Industry Impact: Nuclear Plant Meltdowns

Monday, March 14, 2011

The world is witnessing first-hand the potential dangers of nuclear energy, as Japan faces the threat of a nuclear meltdown at several power plants, including the Fukushima Daiichi nuclear power plant, just 140 miles north of Tokyo. An explosion rocked the plant in the following Friday's earthquake. President Obama has been pushing nuclear energy as part of his new and clean energy policy, but the current events in Japan could be a setback. How will the disaster affect the industry?

Jason Grumet is president of the Bipartisan Policy Center and has directed the National Commission on Energy Policy since 2001. He believes what's happening in Japan doesn't threaten expansion of the industry in the U.S. as seriously as some other industry factors.

Guests:

Jason Grumet

Produced by:

David J Fazekas

Comments [2]

Tom Williams from manchester, ma

A picture is worth a thousand words.

Tepco releases photo Of wrecked Fukushima 4 reactor -- rense.com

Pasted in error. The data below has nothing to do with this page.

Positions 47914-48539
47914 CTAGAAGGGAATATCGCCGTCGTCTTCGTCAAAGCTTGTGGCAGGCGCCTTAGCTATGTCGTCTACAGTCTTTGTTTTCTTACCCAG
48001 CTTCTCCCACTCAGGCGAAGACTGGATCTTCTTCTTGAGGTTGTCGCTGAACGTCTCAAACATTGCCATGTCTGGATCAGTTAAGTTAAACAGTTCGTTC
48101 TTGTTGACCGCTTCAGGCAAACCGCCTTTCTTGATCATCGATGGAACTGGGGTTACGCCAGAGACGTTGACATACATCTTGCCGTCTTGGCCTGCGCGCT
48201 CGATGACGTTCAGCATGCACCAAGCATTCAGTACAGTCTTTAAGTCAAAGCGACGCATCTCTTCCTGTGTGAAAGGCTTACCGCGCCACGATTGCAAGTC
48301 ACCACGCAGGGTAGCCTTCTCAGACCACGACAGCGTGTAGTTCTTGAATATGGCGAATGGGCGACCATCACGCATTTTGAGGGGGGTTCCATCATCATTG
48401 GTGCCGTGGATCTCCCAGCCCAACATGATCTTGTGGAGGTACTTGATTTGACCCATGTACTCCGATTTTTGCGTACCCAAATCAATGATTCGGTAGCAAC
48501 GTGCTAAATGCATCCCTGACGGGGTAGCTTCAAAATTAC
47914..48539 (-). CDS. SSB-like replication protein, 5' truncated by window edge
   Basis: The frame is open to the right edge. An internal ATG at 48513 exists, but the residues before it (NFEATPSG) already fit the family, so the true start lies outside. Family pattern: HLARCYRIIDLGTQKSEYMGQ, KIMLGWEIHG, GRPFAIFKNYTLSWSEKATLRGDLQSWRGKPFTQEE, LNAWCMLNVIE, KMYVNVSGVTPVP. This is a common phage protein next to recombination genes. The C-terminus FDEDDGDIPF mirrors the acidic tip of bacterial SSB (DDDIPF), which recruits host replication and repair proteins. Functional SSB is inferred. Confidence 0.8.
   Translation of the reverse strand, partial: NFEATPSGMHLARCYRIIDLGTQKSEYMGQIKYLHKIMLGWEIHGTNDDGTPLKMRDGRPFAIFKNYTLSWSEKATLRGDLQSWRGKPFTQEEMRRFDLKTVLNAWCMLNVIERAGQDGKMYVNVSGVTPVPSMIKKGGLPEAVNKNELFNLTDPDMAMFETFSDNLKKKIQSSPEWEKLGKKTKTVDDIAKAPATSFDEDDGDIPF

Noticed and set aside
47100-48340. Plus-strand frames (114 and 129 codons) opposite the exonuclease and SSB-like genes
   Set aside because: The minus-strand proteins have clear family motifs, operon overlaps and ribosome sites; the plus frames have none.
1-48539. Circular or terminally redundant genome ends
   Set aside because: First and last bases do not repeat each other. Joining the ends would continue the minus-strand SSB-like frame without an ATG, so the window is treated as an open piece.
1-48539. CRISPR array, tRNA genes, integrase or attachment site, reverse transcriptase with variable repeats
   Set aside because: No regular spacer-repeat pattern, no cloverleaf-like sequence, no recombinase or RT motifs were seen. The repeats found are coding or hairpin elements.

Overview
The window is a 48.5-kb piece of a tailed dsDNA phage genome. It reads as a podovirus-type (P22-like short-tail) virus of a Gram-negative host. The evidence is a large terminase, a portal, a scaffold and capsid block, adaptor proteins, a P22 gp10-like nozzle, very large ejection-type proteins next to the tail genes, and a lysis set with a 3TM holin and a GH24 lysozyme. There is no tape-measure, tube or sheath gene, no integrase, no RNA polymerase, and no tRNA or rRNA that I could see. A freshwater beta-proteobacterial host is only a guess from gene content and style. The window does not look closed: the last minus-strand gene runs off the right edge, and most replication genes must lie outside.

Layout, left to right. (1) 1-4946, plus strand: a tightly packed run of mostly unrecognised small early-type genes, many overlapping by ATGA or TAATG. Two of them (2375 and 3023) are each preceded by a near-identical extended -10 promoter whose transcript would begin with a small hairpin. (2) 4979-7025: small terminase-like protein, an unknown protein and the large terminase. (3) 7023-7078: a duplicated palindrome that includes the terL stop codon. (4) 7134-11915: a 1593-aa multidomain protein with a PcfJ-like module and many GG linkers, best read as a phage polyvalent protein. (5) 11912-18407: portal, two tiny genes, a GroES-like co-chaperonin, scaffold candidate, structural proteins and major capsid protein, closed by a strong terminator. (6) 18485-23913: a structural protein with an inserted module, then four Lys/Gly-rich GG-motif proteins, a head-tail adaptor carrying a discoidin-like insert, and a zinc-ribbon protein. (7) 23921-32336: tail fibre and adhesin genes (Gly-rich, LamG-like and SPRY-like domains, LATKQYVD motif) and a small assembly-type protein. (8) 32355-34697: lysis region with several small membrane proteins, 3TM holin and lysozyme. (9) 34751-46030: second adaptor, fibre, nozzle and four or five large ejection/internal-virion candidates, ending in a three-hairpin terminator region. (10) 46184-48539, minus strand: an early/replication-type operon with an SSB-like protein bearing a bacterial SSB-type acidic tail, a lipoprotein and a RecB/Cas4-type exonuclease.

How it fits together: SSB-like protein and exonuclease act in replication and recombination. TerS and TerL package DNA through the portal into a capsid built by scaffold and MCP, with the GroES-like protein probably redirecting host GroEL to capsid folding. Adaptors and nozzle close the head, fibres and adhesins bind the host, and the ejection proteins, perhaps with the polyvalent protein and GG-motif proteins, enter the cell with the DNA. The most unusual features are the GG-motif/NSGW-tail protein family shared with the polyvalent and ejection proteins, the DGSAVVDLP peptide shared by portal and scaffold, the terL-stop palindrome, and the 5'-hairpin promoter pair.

See the inside of Fukushima 4 before the blast
http://rense.com/general93/see.htm

Mar. 16 2011 02:06 AM
daremoe from Pennsylvania

As has been reported in the news, this earthquake was 8.9 which is the worst earthquake Japan has ever experienced. The previous record was around 7.0 set back in 1920s. Bottom line, Mother Nature raised the bar setting a new worst case scenario to which the existing station were not designed for. All considered, the nuclear plant operated as was designed, it's just that the conditions exceeded the design limits. All the anti nukes will just focus on the negative aspects to convince nuclear power is bad but never offer a viable alternate source. If nuclear is bad so is burning coal, then the cost of oil, not to mention the potential of another spill and gas is way too expensive. Wind and solar are geographically dependent, use way too much geography, and are not consistantly reliable. So what does that leave us?

Mar. 14 2011 10:58 AM

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